Eric

Eric


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RE: Cold hardy european plums

I have Italian plums and they are wonderful! They came with our farmhouse and they are very hardy. Great for baking and never have any frost trouble. Very pretty when they bloom, too!

Here's one that about 15' tall (we have three) and the ice never bothers it.

From Lavender's Garden

Here are the other two in the summer...the one on the right is at least 20' tall. The HUGE poplar next to it makes it seem smaller :)

From Lavender's Garden


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RE: Cold hardy european plums

Eric,

How did you obtain your Great Yellow? I'm not finding any information for sources on the web. I'd like to add that to my small collection (Stanley, NY9,Imperial Epineuse, Empress, and Pearl)

I really appreciate the table you posted. One thing that could make it better would be to list relative ripening timing.

While my E plum experience is shallow, I'm not sure I concur with the low marks for Stanley by Eric and Hman. Perhaps it simply favors the hot dry summer climate in UT, but the fruit has been outstanding for me.


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RE: Cold hardy european plums

Hello, I got Great Yellow from GRIN a long tome ago. I am unsure if it is an Euro or Japanese as it is not obvious. I read somewhere that it is a Luther Burbank introduction from Euro parents, but can not now find the reference. It fruits during the last part of the Shiro harvest and confuses people because they look similar.

We are not saying Stanley's are bad, just that others are better. Have you fruited the Empress or Imperial Epineuse yet? I find they have more flavor than Stanley's.


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RE: Cold hardy european plums

Thanks Eric!

>>the hardiness numbers are not zone numbers but relative hardiness. 5 is the highest (as in had the least amount of bud loss), 1 the lowest<<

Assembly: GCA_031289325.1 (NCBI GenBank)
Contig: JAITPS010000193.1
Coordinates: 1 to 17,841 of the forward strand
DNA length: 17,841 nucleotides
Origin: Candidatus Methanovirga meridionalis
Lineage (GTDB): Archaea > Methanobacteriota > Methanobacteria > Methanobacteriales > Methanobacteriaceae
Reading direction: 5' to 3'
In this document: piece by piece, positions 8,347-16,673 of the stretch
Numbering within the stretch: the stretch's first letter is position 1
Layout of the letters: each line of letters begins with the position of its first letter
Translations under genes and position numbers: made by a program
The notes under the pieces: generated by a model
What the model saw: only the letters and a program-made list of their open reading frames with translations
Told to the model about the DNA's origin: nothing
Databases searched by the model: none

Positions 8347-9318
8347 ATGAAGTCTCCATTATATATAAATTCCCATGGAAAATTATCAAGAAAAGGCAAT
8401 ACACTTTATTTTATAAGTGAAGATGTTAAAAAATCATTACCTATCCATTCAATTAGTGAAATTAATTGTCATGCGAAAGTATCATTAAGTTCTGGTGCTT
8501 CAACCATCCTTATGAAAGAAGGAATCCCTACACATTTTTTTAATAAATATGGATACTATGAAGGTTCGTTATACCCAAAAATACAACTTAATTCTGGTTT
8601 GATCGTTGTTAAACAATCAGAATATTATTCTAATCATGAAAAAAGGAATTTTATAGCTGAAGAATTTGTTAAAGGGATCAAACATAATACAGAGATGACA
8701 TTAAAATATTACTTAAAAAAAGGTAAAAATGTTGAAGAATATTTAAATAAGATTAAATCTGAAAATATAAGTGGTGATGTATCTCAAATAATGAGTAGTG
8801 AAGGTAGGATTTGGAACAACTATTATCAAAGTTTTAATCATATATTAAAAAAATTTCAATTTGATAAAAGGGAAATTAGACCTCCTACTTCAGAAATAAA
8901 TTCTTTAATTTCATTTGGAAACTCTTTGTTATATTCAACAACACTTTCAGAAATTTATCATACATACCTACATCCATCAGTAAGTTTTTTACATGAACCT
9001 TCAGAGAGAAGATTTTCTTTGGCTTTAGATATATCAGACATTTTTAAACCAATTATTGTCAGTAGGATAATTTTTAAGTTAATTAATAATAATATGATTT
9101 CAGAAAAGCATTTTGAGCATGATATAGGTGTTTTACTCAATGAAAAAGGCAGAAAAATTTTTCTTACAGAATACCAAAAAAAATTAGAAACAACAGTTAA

So it's the other way around, if I understand correctly, ..the higher the better, do you think all 5 and perhaps 4 would do fine for me,..since Mirabelle de Nancy, [in your list zone 2] I can grow pretty good, some freeze back, fruiting buds seems pretty tough.

What about freeze back, are you getting any?


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RE: Cold hardy european plums

Thanks Eric. My empress and imperial epineuse are too young to bear yet, so I don't have a comparision there to refer to.


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RE: Cold hardy european plums

These euro plums are able to survive freezing temperatures of 30 degrees:

Kometa, extremely delicious, juicy
http://kuvaton.com/k/yYGT.jpg

Podarok, Vilmitar, Reine Claude, Jubileum
Very tasty plate ¨

(scions wood available/swap)

This post was edited by Gardening_Maestro on Sat, Jan 25, 14 at 17:44


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RE: Cold hardy european plums

Beautiful fruit, maestro, bravo! I've long felt that plums are the most photogenic fruit in my orchard as well. Such variation in color, size and shape but all so enticing.


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RE: Cold hardy european plums

Plum Hill Farm, do you trade, sell, or ship scion wood? I'm really interested in the Mirabelle varieties and you're the only ones that I've come across on the internet that grows them. I realize Raintree sells the already grafted trees, but I enjoy grafting myself and saving a bit of $$. If you would be willing, would you message me on here? Thanks!

Adrian